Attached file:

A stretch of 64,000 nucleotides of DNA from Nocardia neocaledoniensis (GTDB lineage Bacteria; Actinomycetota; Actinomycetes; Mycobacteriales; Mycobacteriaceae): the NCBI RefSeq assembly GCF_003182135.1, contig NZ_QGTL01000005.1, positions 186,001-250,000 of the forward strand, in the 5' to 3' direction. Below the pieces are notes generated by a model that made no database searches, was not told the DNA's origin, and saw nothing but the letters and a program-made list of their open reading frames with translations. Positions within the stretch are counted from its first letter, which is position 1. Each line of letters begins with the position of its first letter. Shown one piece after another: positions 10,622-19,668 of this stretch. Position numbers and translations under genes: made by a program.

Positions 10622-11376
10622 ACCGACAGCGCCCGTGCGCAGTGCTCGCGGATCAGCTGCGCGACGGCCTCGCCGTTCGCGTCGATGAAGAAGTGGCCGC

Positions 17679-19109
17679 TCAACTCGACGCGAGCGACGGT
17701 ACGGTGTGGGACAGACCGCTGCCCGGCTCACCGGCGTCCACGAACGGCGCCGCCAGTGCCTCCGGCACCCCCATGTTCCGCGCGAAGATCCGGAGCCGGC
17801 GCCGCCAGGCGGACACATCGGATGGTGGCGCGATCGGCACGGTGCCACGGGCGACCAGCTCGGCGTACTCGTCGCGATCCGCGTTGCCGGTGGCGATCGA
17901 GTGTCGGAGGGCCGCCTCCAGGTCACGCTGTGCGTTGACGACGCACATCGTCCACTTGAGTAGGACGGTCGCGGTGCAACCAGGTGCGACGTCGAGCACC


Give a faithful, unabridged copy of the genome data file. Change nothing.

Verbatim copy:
A stretch of 64,000 nucleotides of DNA from Nocardia neocaledoniensis (GTDB lineage Bacteria; Actinomycetota; Actinomycetes; Mycobacteriales; Mycobacteriaceae): the NCBI RefSeq assembly GCF_003182135.1, contig NZ_QGTL01000005.1, positions 186,001-250,000 of the forward strand, in the 5' to 3' direction. Below the pieces are notes generated by a model that made no database searches, was not told the DNA's origin, and saw nothing but the letters and a program-made list of their open reading frames with translations. Positions within the stretch are counted from its first letter, which is position 1. Each line of letters begins with the position of its first letter. Shown one piece after another: positions 10,622-19,668 of this stretch. Position numbers and translations under genes: made by a program.

Positions 10622-11376
10622 ACCGACAGCGCCCGTGCGCAGTGCTCGCGGATCAGCTGCGCGACGGCCTCGCCGTTCGCGTCGATGAAGAAGTGGCCGC

Positions 17679-19109
17679 TCAACTCGACGCGAGCGACGGT
17701 ACGGTGTGGGACAGACCGCTGCCCGGCTCACCGGCGTCCACGAACGGCGCCGCCAGTGCCTCCGGCACCCCCATGTTCCGCGCGAAGATCCGGAGCCGGC
17801 GCCGCCAGGCGGACACATCGGATGGTGGCGCGATCGGCACGGTGCCACGGGCGACCAGCTCGGCGTACTCGTCGCGATCCGCGTTGCCGGTGGCGATCGA
17901 GTGTCGGAGGGCCGCCTCCAGGTCACGCTGTGCGTTGACGACGCACATCGTCCACTTGAGTAGGACGGTCGCGGTGCAACCAGGTGCGACGTCGAGCACC